Michael Barson interviews Donis Casey

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As I recently mentioned, Donis Casey will be at the Poisoned Pen on Saturday, February 24 at 2 PM, joining fellow authors Dennis Palumbo and Priscilla Royal. Casey is the author of the Alafair Tucker mysteries. Her latest one is Forty Dead Men.

Donis Casey interview

Signed copies of Forty Dead Men are available in the Web Store. http://bit.ly/2F9BIwo

Here’s the description of the book.

Some people who have experienced a shocking, dangerous, or terrifying event develop Post Traumatic Stress Disorder. It is recognized today as a debilitating but potentially treatable mental health condition. Military veterans are a vulnerable group. But PTSD can deliver a knockout blow to anyone, as the remarkable unfolding of the tenth Alafair Tucker Mystery, Forty Dead Men, shows.

World War I is over. Alafair is overjoyed that her elder son, George Washington Tucker, has finally returned home from the battlefields of France. Yet she is the only one in the family who senses that he has somehow changed.

Gee Dub moves back into his old bunkhouse quarters, but he’s restless and spends his days roaming. One rainy day while out riding he spies a woman trudging along the country road. She’s thoroughly skittish and rejects his help. So Gee Dub cannily rides for home to enlist his mother in offering the exhausted traveler shelter.

Once made comfortable at the Tucker farm, Holly Johnson reveals she’s forged her way from Maine to Oklahoma in hopes of finding the soldier she married before he shipped to France. At the war’s end, Daniel Johnson disappeared without a trace. It’s been months. Is he alive? Is she a widow?

Holly is following her only lead – that Dan has connected with his parents who live yonder in Okmulgee. Gee Dub, desperate for some kind of mission, resolves to shepherd Holly through her quest although the prickly young woman spurns any aid. Meanwhile, Alafair has discovered that Gee Dub sleeps with two cartridge boxes under his pillow – boxes containing twenty “dead men” each. The boxes are empty, save for one bullet. She recognizes in Gee Dub and Holly that not all war wounds are physical.

Then Holly’s missing husband turns up, shot dead. Gee Dub is arrested on suspicion of murder, and the entire extended Tucker family rallies to his defense. He says he had no reason to do it, but the solitary bullet under Gee Dub’s pillow is gone. Regardless, be he guilty or innocent, his mother will travel any distance and go to any lengths to keep him out of prison.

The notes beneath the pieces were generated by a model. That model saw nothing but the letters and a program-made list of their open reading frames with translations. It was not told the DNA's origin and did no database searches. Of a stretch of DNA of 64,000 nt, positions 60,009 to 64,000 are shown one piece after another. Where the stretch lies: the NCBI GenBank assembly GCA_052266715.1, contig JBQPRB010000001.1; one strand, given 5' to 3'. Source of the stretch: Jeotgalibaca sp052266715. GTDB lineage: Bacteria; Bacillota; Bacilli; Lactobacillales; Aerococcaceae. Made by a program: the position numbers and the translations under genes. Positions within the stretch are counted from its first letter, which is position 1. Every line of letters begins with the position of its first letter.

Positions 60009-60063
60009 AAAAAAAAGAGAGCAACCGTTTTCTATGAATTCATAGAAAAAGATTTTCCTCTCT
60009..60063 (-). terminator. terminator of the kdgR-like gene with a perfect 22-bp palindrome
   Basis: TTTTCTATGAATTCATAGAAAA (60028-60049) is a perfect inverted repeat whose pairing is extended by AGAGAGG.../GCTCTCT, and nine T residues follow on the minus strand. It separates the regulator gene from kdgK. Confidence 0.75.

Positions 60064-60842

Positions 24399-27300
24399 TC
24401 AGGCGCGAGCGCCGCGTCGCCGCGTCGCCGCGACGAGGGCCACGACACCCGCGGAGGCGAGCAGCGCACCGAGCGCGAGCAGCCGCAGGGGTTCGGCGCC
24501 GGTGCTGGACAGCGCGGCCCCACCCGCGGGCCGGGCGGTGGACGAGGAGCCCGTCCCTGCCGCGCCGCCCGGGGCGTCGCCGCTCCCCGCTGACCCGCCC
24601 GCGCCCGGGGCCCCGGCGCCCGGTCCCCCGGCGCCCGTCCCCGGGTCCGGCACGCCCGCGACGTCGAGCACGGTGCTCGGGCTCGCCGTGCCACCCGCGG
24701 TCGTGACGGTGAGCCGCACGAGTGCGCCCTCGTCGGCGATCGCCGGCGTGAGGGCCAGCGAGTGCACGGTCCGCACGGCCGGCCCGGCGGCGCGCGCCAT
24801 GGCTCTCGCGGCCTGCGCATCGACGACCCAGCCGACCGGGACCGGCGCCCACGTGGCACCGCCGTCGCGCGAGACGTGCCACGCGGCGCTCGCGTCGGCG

Michael Barson recently interviewed Donis Casey for Bookreporter.com.

Here’s a teaser.

“Question: FORTY DEAD MEN is your 10th Alafair Tucker novel. When you wrote the first book in the series, THE OLD BUZZARD HAD IT COMING, did you ever foresee that you would reach 10 books, and counting?”

“Donis Casey: When I created Alafair and her family, it seemed natural that each book in the series be based around one of Alafair’s nine (and later, 10) children, so I started out with the idea of writing 10 novels. I’m lucky that I’ve had the opportunity to carry on with the series as long as I have. I love historical novels and novels set in exotic locations, because when I read, I like to go to a place and live there for a while. I wanted to write a series of historical mysteries that contained all the things I love to read myself. I wanted the books to have a great deal of humanity, a warm central character, a detailed evocation of the time and place. But in order to make the world as real as I could, I “wrote what I know” — my own family background. Many of the details of farm life, such as using kerosene-soaked corn cobs to start a fire, I learned from my mother, who grew up on a subsistence farm in Oklahoma during the Depression. The characters began as composites of family members, but they have become their own people.

“FORTY DEAD MEN is the 10th book in the series, and now we’ve reached the end of the 1910s. But I can see that there is more of the Tuckers’ story to be told. All kinds of wild things happened in the 1920s that I could use as a basis for a rollicking mystery, so there will be more Alafair Tucker novels in the offing.”


If you want to read the rest of Barson’s interview with Donis Casey, you can find it here. http://bit.ly/2EHCtB2